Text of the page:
Protein turnover within a cell is regulated by protein synthesis and degradation. One pathway of protein degradation is autophagy, which is capable of degrading misfolded proteins and damaged organelles. A dysregulation of autophagy has been implicated in various cancers, and neurodegenerative diseases including Parkinson's and Huntington's disease. Due to the importance of autophagy in normal cellular function and its dysregulation in disease states there has been a significantly increased interest in autophagy related research within the last 15 years. Despite the increased interest in autophagy research, very few structures of autophagy related proteins have been determined. Therefore, many of the molecular mechanisms that regulate autophagy, including the mechanism of activation of the Atg1/ULK1 complex, remain to be elucidated. The Atg1/ULK1 is the most upstream complex that regulates autophagy and upon activation serves to initiate autophagy. Inhibition of Atg1/ULK1 complex activation results in the near complete inhibition of autophagy demonstrating that the Atg1/ULK1 complex is a master regulator of autophagy. Our goal is to understand the molecular mechanisms that regulate the initiation of autophagy by the Atg1/ULK1 complex, which will provide the molecular basis for the induction of autophagy. To this end, I will perform a structural and functional characterization of the inactive and active forms of the Atg1/ULK1 complex. This work will include structure determination of the Atg1/ULK1 complex as well as a structure driven mutational analysis of the complex to validate and further investigate possible mechanisms for complex activation. Additionally, autophagy has been shown to be induced by pharmaceutical drugs that are used to slow tumor progression. As a result, this work will not only reveal the molecular mechanisms for the induction of autophagy but may also drive future drug design towards targeting the Atg1/ULK1 complex to induce autophagy with higher specificity.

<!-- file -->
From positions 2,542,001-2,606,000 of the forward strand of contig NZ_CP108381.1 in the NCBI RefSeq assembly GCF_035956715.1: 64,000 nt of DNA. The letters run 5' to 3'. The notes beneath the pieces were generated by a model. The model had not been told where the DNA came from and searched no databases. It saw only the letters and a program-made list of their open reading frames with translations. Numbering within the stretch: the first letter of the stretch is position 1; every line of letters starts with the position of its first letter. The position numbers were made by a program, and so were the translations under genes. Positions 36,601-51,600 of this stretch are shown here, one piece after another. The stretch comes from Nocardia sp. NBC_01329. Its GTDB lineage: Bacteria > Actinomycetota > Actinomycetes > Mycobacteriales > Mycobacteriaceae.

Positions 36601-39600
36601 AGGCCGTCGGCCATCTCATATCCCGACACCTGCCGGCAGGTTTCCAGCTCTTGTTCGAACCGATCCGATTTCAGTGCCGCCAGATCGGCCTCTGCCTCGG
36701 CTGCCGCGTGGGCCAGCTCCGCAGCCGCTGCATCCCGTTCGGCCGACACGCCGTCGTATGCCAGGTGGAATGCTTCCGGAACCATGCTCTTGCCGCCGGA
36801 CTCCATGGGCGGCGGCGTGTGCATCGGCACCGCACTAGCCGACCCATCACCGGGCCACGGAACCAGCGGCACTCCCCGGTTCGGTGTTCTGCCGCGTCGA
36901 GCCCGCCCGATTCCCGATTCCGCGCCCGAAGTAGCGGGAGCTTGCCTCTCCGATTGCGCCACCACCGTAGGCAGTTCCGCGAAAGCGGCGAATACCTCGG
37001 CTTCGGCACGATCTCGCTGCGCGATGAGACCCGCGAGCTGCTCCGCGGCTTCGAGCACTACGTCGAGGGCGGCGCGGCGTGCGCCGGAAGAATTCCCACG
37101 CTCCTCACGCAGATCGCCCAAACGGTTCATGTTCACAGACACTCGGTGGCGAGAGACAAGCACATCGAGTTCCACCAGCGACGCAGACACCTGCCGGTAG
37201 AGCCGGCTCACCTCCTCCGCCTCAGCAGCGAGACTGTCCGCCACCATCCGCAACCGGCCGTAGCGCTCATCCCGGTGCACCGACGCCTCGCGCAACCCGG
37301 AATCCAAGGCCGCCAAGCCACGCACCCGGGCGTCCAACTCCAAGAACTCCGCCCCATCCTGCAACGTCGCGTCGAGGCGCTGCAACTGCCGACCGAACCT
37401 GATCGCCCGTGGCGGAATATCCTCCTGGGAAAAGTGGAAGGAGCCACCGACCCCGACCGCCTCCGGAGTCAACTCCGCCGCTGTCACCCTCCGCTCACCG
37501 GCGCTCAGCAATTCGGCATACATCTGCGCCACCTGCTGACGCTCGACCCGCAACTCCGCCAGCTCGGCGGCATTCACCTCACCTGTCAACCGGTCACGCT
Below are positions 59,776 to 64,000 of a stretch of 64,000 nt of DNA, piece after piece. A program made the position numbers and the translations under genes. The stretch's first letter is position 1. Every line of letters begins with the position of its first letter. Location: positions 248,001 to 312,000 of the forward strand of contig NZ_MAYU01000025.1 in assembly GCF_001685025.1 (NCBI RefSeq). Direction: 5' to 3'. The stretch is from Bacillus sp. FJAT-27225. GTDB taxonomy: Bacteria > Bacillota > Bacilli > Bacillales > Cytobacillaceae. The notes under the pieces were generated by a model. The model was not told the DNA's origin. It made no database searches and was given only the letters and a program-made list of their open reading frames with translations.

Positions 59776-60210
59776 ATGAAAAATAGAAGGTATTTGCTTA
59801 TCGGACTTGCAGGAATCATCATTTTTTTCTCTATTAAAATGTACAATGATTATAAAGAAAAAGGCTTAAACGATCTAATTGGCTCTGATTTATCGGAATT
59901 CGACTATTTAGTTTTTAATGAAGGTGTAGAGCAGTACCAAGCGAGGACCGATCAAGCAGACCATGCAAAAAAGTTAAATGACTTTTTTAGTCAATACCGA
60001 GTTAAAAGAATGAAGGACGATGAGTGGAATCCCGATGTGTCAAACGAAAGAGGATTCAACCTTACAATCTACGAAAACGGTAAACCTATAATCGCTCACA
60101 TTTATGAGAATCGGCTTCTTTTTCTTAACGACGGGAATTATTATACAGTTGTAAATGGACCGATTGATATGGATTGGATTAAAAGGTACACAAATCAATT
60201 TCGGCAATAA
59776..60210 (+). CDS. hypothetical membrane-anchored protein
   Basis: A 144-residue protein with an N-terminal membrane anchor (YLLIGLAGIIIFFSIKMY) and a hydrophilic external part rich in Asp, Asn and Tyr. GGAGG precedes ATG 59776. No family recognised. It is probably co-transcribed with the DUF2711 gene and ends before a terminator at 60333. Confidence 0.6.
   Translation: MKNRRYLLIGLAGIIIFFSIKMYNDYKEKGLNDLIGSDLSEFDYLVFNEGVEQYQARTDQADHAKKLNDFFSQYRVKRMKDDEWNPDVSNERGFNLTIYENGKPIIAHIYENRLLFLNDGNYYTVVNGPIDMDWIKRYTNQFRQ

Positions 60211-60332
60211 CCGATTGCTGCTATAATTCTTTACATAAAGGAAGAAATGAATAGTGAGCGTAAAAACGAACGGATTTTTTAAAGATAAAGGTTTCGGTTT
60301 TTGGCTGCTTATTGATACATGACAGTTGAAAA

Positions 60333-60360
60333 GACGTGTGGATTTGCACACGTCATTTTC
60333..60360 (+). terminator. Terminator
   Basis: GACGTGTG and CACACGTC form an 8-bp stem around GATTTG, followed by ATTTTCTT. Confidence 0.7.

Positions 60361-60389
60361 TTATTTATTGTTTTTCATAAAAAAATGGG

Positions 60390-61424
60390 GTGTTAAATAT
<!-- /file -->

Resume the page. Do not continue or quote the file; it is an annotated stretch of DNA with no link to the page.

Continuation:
Public Health Relevance

Autophagy, a process that helps maintain protein homeostasis, is dysregulated in numerous cancers and a number of pharmaceuticals that inhibit cancer progression act through the induction of autophagy. However, the mechanisms guiding the induction of autophagy are not understood. Therefore, gaining an understanding of these mechanisms will provide insight into the action of these cancer inhibiting pharmaceuticals, allow for the design of more potent cancer drugs, and additionally lead to novel drug targets.

National Institute of Health (NIH)
National Institute of General Medical Sciences (NIGMS)
Postdoctoral Individual National Research Service Award (F32)
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Special Emphasis Panel (ZRG1-F05-A (20))
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Flicker, Paula F
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U.S. National Institute Diabetes/Digst/Kidney
United States
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